My point in telling you these things is to help you understand my trips to Mississippi, as they are an important part of this story. I had one trip to Mississippi that hadn’t been an emergency. It was Jim’s first wedding. And that trip, nor the wedding, was anything to be happy about. A torrential storm was brewing that day, too. My poor nephew and his bride actually rode in a horse drawn wagon to the reception. The wagon got stuck in the mud, and my sisters and I actually pushed that dang wagon in bare feet with mud up to our knees to get those kids to that reception. The marriage lasted about 15  minutes in the grand scheme of things. But she wasn’t the girl for him. The fates had better plans for him, and the next thing I knew, he was married to Sherine.

My next trip to MS was for Hurrican Katrina. I ended up cooking meals for family, neighbors and firefighters for the next 11 days. I was able to make huge pots of chili, spaghetti, bacon and eggs. The guys from the firehouse would come home to a huge hot meal. I watched them closely – you could tell how the bond they shared was an important one, but I had to wonder how they were dealing with it all. It was just too much – these kids were barely into their twenties and experiencing a trauma that would live with them for the rest of their lives.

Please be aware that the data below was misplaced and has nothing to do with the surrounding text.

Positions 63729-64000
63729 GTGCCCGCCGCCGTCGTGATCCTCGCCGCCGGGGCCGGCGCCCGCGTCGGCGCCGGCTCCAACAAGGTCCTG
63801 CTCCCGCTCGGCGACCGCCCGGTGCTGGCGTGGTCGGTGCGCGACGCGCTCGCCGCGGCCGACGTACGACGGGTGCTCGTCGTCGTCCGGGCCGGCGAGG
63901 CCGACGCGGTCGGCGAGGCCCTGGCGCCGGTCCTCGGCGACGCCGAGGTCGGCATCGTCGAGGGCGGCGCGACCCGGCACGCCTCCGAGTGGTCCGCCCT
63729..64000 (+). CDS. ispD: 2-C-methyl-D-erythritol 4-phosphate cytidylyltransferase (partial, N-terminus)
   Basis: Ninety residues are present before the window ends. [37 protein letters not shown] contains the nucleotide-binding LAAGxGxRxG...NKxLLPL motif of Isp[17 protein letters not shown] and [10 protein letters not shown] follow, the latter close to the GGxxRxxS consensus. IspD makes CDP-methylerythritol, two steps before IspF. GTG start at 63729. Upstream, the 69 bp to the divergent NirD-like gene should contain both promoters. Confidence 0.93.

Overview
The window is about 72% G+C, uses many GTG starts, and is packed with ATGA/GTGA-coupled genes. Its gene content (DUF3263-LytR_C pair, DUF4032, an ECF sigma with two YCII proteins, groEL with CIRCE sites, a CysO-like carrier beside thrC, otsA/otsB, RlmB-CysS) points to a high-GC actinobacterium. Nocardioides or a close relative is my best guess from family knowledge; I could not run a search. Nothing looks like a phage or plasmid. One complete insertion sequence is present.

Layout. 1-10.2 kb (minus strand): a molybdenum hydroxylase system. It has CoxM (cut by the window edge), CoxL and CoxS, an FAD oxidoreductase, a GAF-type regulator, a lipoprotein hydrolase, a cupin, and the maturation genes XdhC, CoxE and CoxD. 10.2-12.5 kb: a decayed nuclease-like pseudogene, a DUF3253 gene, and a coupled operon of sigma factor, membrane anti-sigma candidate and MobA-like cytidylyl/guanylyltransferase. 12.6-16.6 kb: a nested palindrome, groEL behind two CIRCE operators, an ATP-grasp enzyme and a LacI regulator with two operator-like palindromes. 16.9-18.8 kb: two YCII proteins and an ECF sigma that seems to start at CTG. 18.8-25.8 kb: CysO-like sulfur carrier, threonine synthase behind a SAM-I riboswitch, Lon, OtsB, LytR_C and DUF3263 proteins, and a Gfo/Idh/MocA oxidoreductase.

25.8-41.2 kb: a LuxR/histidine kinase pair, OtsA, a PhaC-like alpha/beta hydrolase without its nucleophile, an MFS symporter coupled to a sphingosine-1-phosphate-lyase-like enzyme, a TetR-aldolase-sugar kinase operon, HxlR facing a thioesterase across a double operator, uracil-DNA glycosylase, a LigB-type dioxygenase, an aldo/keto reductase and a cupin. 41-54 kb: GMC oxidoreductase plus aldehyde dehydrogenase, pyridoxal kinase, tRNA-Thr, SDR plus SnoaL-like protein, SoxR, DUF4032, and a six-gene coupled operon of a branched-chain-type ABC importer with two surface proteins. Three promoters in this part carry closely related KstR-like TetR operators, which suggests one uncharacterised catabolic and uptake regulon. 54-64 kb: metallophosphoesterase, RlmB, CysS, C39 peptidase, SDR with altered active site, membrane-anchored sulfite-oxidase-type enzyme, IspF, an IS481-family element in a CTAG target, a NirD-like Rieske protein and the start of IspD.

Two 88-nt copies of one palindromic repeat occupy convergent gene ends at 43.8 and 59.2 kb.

The next trip was when my sister was in her accident. And there were many subsequent trips when we were called down as they didn’t expect her to make it. This went on for three years. She was transferred to hospitals throughout the Gulf Coast area, including Mobile, New Orleans, and several hospitals in South Mississippi. Every single trip reminded me of the Katrina trip – the lights were out, and I was heading into despair. Nothing can make you feel more impotent than knowing nothing you do will bring any comfort to those you were heading towards. There are no words, no actions, no touch that could take away the pain these kids were experiencing.

My final trip was Mary Ann’s funeral. Bless my little niece’s heart, she was begging one of us to marry her father so that we would all stay together. She was young, and this is how she made sense of it all. There was just nothing we could do, but we were there. And then we were gone. And there was silence for three years.